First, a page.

Central Bank looks at alternative financing for MSMEs

Lyndi Jordan of Aquarian Winery with her homemade local wines. Women account for most sole traders, the Central Bank reports. - ROGER JACOB
Lyndi Jordan of Aquarian Winery with her homemade local wines. Women account for most sole traders, the Central Bank reports. - ROGER JACOB

The Central Bank aims to help micro, small and medium enterprises (MSMEs) with financial access through alternative means after a study found that 75-84 per cent of the sector is underfunded.

This, it says, should not be the case as MSMEs are considered key to economic diversification.

The Central Bank hosted a webinar on Monday where they shared the study's findings and suggestions.

The study was conducted over a year and aimed at evaluating alternative sources of funding for MSMEs and to identify an appropriate mix of financial intermediaries. This comes as previous studies on MSMEs showed that access and cost to finance their businesses are barriers to their survival and growth.

With financial services being predominantly bank-based, the Central Bank deemed it important to look at alternatives methods of financing.

The Central Bank’s study sought to address:

• if bank-based financial systems can effectively facilitate digital transformation

• the appropriate mix of financial intermediaries to support economic diversification including the role of the state

• the spectrum of financial risk of these alternative financial vehicles – including fintech instruments

• how can financial market development compliment traditional financing methods

• and what is the appropriate role of the government in fostering the evolution of financial development.

(Fintech or financial technology is the use of software, apps or other technologies to improve and automate traditional forms of financial business for consumers and businesses.)

Kateri Duke of the Central Bank’s research department presented a sample survey done on MSMEs with the aim of quantifying the finance gap. The online survey was conducted on Planting Seeds Caribbean and National Entrepreneurship Development Co Ltd sites between October 11 and December 9, 2022.

Duke said out of the 144 participants there were only two large enterprises and the rest were MSMEs which is what the analysis is based on. Duke said the MSME country indicators database suggested that around 80 per cent of registered enterprises were micro enterprises with most sole traders being between the ages of 25 and 44. She added that there were more female sole traders than male.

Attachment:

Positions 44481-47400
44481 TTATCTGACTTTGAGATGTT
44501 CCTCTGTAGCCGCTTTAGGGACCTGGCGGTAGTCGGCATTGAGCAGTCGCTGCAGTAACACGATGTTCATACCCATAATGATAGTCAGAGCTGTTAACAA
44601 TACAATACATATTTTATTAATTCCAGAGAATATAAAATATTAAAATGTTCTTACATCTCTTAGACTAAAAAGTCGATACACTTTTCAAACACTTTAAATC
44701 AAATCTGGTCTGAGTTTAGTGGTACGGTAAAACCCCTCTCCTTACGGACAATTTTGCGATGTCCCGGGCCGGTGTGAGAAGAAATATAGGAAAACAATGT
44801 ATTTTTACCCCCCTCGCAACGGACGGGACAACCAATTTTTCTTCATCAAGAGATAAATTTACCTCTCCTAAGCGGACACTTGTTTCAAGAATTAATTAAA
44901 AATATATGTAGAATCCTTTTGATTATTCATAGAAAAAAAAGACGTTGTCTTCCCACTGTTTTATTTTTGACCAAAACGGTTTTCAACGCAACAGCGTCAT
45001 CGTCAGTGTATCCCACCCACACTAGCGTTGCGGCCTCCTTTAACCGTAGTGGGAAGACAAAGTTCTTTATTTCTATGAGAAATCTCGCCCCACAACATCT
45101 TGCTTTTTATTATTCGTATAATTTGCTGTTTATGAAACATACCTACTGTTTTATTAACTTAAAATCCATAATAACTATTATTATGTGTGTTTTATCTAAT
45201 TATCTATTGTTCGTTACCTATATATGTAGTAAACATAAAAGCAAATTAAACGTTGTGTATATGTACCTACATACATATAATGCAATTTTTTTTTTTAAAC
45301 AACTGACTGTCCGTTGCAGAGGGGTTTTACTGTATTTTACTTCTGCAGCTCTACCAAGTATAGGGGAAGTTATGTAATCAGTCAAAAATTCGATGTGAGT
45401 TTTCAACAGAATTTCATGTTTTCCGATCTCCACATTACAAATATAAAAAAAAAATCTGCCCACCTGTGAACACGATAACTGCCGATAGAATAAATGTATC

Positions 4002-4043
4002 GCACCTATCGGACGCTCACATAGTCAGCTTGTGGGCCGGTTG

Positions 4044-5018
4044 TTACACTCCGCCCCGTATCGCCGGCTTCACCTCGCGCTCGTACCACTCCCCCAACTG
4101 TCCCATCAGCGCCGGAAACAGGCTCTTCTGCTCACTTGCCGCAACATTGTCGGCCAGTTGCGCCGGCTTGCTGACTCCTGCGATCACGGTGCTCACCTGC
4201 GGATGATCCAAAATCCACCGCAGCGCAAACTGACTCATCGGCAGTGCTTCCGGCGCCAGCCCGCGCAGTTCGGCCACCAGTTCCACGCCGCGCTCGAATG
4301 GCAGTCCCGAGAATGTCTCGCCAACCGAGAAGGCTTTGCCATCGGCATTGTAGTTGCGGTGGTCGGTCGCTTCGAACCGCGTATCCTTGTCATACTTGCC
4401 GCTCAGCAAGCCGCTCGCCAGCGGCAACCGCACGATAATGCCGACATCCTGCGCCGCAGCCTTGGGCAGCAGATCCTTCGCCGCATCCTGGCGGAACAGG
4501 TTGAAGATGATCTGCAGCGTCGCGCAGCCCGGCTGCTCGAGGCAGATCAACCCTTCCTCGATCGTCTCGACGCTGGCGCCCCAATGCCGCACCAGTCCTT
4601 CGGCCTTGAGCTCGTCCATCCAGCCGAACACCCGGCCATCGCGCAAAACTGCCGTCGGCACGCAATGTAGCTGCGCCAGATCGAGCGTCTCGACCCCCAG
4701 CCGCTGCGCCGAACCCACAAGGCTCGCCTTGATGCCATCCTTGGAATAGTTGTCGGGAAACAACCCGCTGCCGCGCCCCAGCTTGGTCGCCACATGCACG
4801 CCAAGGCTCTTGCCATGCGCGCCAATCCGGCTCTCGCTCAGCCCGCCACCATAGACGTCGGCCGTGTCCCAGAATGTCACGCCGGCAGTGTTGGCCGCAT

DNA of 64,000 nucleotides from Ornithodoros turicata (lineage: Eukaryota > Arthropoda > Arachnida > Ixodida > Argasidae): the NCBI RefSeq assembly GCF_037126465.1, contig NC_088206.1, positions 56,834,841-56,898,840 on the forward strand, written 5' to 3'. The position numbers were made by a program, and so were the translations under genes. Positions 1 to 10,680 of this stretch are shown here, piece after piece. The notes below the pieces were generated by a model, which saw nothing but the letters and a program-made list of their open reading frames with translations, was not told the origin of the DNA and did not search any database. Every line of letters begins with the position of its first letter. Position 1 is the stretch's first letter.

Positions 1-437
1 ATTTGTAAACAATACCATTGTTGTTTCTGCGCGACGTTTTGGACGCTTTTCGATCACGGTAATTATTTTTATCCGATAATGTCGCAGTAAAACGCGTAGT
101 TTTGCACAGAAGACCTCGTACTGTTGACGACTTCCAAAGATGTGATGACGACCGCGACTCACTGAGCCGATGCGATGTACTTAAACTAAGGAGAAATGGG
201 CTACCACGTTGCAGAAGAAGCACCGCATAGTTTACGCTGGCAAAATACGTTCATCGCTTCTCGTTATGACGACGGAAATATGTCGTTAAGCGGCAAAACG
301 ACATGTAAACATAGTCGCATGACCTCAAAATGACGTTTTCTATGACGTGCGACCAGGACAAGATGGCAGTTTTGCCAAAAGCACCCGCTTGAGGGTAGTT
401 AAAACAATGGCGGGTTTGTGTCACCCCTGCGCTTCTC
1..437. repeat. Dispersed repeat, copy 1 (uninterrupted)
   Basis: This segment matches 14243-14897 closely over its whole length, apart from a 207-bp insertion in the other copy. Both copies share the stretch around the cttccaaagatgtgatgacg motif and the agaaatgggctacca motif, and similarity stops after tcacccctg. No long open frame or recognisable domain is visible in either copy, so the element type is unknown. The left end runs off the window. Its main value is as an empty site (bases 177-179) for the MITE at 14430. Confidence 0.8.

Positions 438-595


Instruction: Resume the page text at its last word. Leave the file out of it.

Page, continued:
She added, “Asked to identify their major growth inhibitors, they pointed to lack of financing, cost of financing and local economic conditions as the top three constraints affecting their availability to grow.”

She said conditions over the last three years would have contributed to that negative response in spite of reduced interest rates and liquidity during the period. Market liquidity is a market feature where an individual or firm can quickly buy or sell an asset without causing drastic changes in the market price.

Duke said funding from banks, credit unions, development banks and government programmes were well-known among this group. But over the past five years, 44 per cent of businesses said they did not apply for financing because of challenges such as onerous requirements, loan affordability and complicated application process.

As for the alternative means of financing, Thorsten Beck, director of the Florence School of Banking and Finance warned businesses to stay away from crypto currency unless it has been regulated by the state.

He said lending platforms in theory should be able to link investors directly to borrowers with the platform providing matching and information services. But this is not the reality as investors in Europe and the US are primarily institutional while in China, it’s a full financial cycle.

“The jury is still out, I think this can be a useful contribution, it is important for investors to know what they are getting into and it is important for the borrowers to know what they are getting into in this kind of funding,” said Beck.

He said while artificial technology can aid in this drive with its fintech solutions, there are risks to consider. He did not list any, but the most prominent would be cyberattacks and ransomware. Ransomware is a type of malware that threatens to release private information or permanently block access to information unless a ransom is paid.

As for the role of government, he said it should be able to provide macroeconomic stability, build institutions, regulate financial markets, provide financial services and create or enable markets. Beck said evaluation and possible rationalisation of government support programmes for MSMEs can also help.

He said if a public credit registry is created at the Central Bank, it can ease the stress of doing business for MSMEs as well as a moveable collateral registry. He added that information and awareness of financing options must be improved.

Beck stressed that there must be a cautious regulatory approach to alternative financing as it can allow foreign providers with the necessary safeguards.

He said improving data of MSMEs and their financing conditions will provide a better picture of the struggles and financial needs of these entrepreneurs.


"Central Bank looks at alternative financing for MSMEs"

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